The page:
Not so funny now are ya?
Keeping things on the “light” side is not always what it’s cracked up to be. No intention of straying from that approach. But when it comes to instruction and improvement, I’m going to deviate from the norm.
Pronate, supinate, rotate, APT, ER, IR……….huh?!? At Comical Golfer, I’m proud to be affiliated with Mr. Kelvin Miyahira. Part jokester, part Jedi-Knight, and all around great guy. His teachings might not be revolutionary, but they are miles ahead of the curve. To borrow that tried and true cliche, there are millions of ways to skin a cat. And he might be the very antithesis of comicalgolfer as his ideas of the golf swing are far from amusing. Growing the game is made easier by making golfers better. This, my friends, is what he does.
Cookie cutter advice
Why do we sign up for lesson “packages”? Simple, more time with the pro and we’re bound to get better. Not so fast, though. Of course, they all wish their students to improve, but at what rate and at what cost? Aside from the $$ involved. Perhaps what they espouse are only band-aids or quick fixes. Nothing wrong with that. However, if you truly would like real improvement wouldn’t it be better to understand movement in the swing? Maybe they just offer snippets to allow you to flush a few shots before your lesson ends. Then you’re hitting it good for a week and blammo! You start hitting it sideways. The old army golf….yo’ left, yo’ left….yo’ left right left. Head on back to the pro, get another band-aid. Vicious cycle. Been there, got the T-shirt.
Confusion and (re)education
Honestly, I thought Kelvin was an MD or Ph.D. in biomechanics after getting to know him. His knowledge of anatomy and how it sequences with the golf swing is really that vast. My first experience with his teachings I was kicking myself for not paying more attention during anatomy class. Anterior pelvic tilt? What you talkin’ bout Willis? Now, of course, I know what it is. More importantly, I found out that I had none when I needed it!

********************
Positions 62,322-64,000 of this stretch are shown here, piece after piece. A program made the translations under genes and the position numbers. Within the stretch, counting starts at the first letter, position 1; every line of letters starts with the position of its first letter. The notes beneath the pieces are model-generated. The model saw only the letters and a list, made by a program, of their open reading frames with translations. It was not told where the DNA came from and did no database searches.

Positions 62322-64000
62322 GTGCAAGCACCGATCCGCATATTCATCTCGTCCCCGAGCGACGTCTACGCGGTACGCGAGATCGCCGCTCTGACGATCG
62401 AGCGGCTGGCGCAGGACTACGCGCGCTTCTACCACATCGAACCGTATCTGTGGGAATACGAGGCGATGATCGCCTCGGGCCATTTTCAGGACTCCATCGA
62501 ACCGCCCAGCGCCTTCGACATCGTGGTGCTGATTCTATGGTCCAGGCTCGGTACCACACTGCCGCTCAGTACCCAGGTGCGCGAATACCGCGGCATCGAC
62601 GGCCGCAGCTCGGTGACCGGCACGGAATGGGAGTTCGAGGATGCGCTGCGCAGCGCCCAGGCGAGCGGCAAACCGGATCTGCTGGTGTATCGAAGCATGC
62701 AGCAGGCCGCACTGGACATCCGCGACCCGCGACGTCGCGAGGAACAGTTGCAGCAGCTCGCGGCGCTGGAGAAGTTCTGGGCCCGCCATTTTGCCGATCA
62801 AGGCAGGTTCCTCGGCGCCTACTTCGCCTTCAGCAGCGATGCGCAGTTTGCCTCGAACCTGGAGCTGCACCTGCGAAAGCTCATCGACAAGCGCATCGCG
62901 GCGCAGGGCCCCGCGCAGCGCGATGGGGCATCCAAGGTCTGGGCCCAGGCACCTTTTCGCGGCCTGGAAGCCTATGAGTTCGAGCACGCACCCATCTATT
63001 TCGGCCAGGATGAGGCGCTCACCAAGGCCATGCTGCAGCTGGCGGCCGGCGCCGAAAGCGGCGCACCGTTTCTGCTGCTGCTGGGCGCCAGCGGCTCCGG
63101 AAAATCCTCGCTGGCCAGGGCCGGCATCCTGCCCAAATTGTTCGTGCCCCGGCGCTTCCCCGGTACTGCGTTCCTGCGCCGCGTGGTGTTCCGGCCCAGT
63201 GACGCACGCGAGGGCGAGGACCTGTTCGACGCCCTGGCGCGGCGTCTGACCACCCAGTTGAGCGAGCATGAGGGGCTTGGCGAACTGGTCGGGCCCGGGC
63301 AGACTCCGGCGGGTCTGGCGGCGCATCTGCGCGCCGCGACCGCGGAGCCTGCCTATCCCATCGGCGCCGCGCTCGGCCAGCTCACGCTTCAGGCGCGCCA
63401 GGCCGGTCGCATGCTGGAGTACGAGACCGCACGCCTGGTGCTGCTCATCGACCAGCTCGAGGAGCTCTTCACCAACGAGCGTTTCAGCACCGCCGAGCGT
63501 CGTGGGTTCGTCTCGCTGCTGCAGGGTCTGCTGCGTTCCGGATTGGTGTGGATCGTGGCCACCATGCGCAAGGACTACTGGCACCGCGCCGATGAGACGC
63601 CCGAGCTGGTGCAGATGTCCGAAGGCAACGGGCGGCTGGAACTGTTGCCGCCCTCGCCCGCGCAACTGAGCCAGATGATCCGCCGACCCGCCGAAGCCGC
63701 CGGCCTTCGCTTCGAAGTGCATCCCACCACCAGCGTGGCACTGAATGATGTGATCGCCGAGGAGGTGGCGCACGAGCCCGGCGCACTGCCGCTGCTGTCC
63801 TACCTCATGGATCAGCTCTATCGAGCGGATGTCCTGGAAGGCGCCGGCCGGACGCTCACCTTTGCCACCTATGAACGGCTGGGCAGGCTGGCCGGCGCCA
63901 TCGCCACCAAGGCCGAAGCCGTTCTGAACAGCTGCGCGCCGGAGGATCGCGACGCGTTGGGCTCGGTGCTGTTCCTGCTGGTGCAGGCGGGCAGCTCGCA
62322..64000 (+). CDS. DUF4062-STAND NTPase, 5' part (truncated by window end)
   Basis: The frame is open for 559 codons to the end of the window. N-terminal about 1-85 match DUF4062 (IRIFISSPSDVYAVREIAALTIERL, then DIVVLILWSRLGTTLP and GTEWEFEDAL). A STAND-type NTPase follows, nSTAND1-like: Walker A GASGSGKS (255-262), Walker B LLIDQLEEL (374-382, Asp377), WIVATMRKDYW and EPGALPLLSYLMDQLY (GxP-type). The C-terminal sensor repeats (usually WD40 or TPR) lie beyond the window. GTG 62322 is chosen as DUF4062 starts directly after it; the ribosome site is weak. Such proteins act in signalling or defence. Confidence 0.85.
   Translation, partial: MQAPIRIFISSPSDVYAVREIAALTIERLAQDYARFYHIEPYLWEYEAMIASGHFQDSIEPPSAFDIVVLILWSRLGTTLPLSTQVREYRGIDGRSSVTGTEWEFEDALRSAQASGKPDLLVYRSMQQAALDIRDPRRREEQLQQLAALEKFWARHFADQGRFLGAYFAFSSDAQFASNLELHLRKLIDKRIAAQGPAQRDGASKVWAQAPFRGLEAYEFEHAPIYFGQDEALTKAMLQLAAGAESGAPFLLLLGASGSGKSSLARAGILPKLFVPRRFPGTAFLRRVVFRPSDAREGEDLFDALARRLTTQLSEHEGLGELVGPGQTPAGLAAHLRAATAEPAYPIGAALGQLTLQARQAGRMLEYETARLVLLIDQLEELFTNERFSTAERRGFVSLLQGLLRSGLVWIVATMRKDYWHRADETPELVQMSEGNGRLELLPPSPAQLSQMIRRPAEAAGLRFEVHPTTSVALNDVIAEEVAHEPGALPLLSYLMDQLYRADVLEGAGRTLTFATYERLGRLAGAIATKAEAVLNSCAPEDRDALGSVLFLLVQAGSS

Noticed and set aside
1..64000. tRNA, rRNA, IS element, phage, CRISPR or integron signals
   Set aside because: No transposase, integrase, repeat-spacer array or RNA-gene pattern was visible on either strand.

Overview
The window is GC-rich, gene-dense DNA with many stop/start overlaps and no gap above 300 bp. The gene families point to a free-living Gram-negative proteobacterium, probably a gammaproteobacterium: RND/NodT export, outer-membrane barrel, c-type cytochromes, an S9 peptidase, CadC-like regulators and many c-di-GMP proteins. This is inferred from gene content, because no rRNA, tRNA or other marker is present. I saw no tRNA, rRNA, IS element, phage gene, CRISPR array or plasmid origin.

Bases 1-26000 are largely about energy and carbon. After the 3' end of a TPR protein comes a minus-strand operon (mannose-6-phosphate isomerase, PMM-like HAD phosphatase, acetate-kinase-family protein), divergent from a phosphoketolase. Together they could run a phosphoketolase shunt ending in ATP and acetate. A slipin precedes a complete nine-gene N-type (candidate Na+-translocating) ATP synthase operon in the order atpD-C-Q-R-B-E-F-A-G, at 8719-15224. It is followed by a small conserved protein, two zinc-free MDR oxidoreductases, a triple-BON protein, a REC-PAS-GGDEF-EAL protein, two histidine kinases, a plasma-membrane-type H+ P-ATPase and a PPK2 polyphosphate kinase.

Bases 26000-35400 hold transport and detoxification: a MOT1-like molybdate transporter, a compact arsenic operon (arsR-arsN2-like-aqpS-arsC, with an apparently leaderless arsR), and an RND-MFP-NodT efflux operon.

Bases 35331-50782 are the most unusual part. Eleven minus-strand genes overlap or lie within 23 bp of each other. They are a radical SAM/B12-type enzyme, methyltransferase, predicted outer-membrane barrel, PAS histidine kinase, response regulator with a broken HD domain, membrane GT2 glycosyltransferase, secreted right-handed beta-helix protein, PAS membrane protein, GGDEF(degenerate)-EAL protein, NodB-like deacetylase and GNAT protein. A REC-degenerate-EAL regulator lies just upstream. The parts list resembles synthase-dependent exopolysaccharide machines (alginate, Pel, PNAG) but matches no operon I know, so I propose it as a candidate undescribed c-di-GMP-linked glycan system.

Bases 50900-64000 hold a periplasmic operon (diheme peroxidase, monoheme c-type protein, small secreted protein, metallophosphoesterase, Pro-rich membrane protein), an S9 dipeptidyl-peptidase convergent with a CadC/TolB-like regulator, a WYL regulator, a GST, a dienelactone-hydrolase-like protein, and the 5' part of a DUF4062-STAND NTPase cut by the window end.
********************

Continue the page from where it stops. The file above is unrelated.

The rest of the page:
Video and anatomy
Kelvin has done something that’s not revolutionary after all. He’s studied copious amounts of video. Frame after agonizing frame of what all the great players of today and yesteryear have done. To make them a cut above. Then he sought to break down these movements in hundredths of frames. Micro-moves, as he refers to them. I know right?! But yes, really that detailed. And he knows how to apply that to the average schmo like me. How to express the what and WHY I should move a certain way. Now that IS revolutionary. In all the lessons I got in the past (too many to count) I never heard these types of terms or how to apply them to my swing, to ultimately improve.
What’s the point?
If you’re looking to play some average golf, this is probably not for you. Why is it difficult? Because if you’re like me, you have to change ingrained motor patterns. And they’re bad ones. That’s a fairly large hurdle. But not out of the realm of possibility. It just takes a lot of practice and desire. I’m nowhere near where I want to be, but I’m progressing. Light at the end of the tunnel and my game is getting better. Straighter ball flight with more power. No one is going to turn that down. Head on over to Kelvin’s website. It can be a bit overwhelming, but nothing truly worth pursuing is gained easily.
Here’s Kelvin giving an analysis of our most recent Masters champion, Danny Willett:
Golf instruction has changed greatly over the years. Not always for the best. In an effort to get students to “just get one airborne,” the why of instruction has vanished. Maybe that is the better way, but not to me. What are your thoughts? It’s hard enough as is, why make it harder? I think if you pay the price early, the long-term benefits will far outweigh any of the work you have to put in.
Until next time, keep ’em in the short grass.